As Kevin May and I are currently finding out, writing a book about Depeche Mode can be a tricky thing to do. For a band as big as they are, there is not a huge amount of source material to draw upon beyond the usual interviews on the release of a new album or the odd live review or two and, outside the short films that accompanied the Remasters series or the occasional contribution to the likes of Synth Britannia, the band keep their history close to their chest. Previous Depeche Mode biographies have ranged from the very good (Stripped by Jonathan Miller) to the frustrating (Some Great Reward by Dave Thompson  - see the constant use of "Fly On The Windshield") though it must of course be acknowledged that presenting a history of the band without the band being involved means that the author has to look at new ways of telling a well known story. With Faith & Devotion, renowned music writer Ian Gittins has taken on that challenge and has produced the most enjoyable Depeche Mode biography yet.

Faith & Devotion comes at a point in the band's history where we await news of any future plans. That means that the book is bang up to date, ending with the band's glorious concerts at the Waldbuhne in Berlin in July 2018, giving Gittins the chance to look at the band's entire history from day one to the present day. He presents a thorough examination of Depeche Mode in a style that is less reverential than previous biographies and the book is all the better for that. While he's clearly a fan, he's not frightened to point out the band's flaws (see his views on Exciter or Sounds Of The Universe) and it is that honest but in-depth look at the band that makes Faith & Devotion such an entertaining read.

To augment the magazine articles we've all seen and the books we've all read, Gittins has added his own interview material with new input from Miles Goosens, Mick Paterson and Douglas McCarthy and their involvement gives the book an edge that others don't have. There are more contributions from people who were at one time inside the Depeche inner circle than we've previously seen elsewhere and though they aren't many - this is a Depeche Mode book after all -  they give parts of the DM tale a new, welcome edge.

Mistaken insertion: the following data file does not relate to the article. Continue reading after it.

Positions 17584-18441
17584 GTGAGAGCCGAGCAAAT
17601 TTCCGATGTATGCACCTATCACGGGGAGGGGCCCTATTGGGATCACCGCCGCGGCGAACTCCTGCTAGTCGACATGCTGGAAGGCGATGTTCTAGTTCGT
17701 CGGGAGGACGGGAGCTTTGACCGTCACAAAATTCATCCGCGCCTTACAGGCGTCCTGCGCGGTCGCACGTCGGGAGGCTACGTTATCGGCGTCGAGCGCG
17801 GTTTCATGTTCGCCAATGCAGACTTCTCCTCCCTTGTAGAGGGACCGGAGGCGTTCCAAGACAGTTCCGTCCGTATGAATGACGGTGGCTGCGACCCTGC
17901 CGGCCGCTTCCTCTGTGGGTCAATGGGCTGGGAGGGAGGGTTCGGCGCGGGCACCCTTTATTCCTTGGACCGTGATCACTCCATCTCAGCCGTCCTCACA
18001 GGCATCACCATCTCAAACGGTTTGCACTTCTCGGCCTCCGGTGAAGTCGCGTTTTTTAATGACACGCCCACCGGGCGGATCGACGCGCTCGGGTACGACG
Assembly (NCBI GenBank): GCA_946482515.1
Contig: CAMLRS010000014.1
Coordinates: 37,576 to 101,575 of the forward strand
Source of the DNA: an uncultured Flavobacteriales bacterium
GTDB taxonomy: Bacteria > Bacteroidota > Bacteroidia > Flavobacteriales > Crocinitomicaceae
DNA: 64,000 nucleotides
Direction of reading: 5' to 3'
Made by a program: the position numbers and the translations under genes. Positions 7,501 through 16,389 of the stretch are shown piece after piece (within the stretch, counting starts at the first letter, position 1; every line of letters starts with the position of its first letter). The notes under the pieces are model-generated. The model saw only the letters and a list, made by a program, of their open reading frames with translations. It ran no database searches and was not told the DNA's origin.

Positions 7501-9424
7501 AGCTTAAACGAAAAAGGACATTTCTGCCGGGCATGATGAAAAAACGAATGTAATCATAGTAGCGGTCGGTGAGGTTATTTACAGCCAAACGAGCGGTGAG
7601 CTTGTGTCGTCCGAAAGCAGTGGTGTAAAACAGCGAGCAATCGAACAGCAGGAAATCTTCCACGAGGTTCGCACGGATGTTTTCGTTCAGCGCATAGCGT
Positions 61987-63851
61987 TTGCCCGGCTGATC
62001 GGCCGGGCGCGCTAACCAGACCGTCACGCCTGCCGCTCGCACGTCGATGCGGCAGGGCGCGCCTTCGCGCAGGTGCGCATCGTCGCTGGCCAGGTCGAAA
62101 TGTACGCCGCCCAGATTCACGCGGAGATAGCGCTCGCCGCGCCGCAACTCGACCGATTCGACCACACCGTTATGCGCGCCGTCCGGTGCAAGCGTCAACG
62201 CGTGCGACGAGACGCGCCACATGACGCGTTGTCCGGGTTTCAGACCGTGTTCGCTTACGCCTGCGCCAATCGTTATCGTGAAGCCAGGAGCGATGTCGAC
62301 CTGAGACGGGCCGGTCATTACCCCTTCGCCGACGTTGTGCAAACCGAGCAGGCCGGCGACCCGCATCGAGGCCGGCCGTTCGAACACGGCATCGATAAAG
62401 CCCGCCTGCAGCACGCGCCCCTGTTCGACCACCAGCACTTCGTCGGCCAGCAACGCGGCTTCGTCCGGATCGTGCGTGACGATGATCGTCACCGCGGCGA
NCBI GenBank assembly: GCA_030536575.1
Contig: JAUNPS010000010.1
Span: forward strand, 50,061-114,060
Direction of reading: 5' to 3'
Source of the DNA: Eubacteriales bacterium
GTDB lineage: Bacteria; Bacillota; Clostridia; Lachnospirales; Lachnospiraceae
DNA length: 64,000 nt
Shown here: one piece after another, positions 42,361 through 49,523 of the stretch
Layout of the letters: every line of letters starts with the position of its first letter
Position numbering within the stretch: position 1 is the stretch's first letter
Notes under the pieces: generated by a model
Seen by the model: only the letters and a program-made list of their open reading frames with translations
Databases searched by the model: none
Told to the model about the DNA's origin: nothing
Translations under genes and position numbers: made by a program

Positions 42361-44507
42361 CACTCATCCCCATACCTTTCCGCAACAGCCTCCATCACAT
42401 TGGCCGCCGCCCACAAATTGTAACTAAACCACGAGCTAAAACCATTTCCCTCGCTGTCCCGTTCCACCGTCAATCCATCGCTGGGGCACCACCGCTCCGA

Aside from the writing, the book contains a large number of wonderful photographs of the band through the ages. From the early dress sense disasters to Black Celebration's wall to wall leather via World Violation ending at Dave's still bewildering Spirit era pencil moustache, the visual side of the book is simply wonderful and a perfect compliment to the story being told.

Depeche Mode fans are very hard to please and, as I've learned many times, it's a brave person who takes on the challenge of writing about the band. With Faith & Devotion, Ian Gittins has produced a comprehensive and impressive Depeche biography, presenting a fresh look at the world's biggest underappreciated band. Whether you are either new to Depeche Mode or a long standing Devotee, Faith & Devotion is a wonderful read to help you pass the time until we all meet again in stadia and arenas around the world. 

Depeche Mode Faith & Devotion by Ian Gittins is published by Palazzo on 5th September.
Purchase the book from Amazon here